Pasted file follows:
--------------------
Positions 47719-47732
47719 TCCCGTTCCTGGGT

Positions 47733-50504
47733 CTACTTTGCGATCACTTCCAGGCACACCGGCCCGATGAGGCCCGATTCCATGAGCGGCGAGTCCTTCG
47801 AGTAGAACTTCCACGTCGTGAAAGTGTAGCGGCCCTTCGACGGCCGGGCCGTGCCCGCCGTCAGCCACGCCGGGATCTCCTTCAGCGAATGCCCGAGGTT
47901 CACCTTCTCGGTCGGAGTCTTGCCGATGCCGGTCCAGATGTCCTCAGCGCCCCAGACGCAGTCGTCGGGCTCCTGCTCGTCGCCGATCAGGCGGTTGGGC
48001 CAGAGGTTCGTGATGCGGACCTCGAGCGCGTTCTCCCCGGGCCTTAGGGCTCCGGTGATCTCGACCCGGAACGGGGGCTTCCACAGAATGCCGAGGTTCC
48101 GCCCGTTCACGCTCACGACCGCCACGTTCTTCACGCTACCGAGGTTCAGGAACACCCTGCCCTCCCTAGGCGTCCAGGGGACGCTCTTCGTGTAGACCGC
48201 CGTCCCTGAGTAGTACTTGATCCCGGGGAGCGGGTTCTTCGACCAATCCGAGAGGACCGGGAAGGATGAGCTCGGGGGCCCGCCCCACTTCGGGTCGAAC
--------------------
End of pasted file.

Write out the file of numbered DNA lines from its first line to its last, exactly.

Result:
Positions 47719-47732
47719 TCCCGTTCCTGGGT

Positions 47733-50504
47733 CTACTTTGCGATCACTTCCAGGCACACCGGCCCGATGAGGCCCGATTCCATGAGCGGCGAGTCCTTCG
47801 AGTAGAACTTCCACGTCGTGAAAGTGTAGCGGCCCTTCGACGGCCGGGCCGTGCCCGCCGTCAGCCACGCCGGGATCTCCTTCAGCGAATGCCCGAGGTT
47901 CACCTTCTCGGTCGGAGTCTTGCCGATGCCGGTCCAGATGTCCTCAGCGCCCCAGACGCAGTCGTCGGGCTCCTGCTCGTCGCCGATCAGGCGGTTGGGC
48001 CAGAGGTTCGTGATGCGGACCTCGAGCGCGTTCTCCCCGGGCCTTAGGGCTCCGGTGATCTCGACCCGGAACGGGGGCTTCCACAGAATGCCGAGGTTCC
48101 GCCCGTTCACGCTCACGACCGCCACGTTCTTCACGCTACCGAGGTTCAGGAACACCCTGCCCTCCCTAGGCGTCCAGGGGACGCTCTTCGTGTAGACCGC
48201 CGTCCCTGAGTAGTACTTGATCCCGGGGAGCGGGTTCTTCGACCAATCCGAGAGGACCGGGAAGGATGAGCTCGGGGGCCCGCCCCACTTCGGGTCGAAC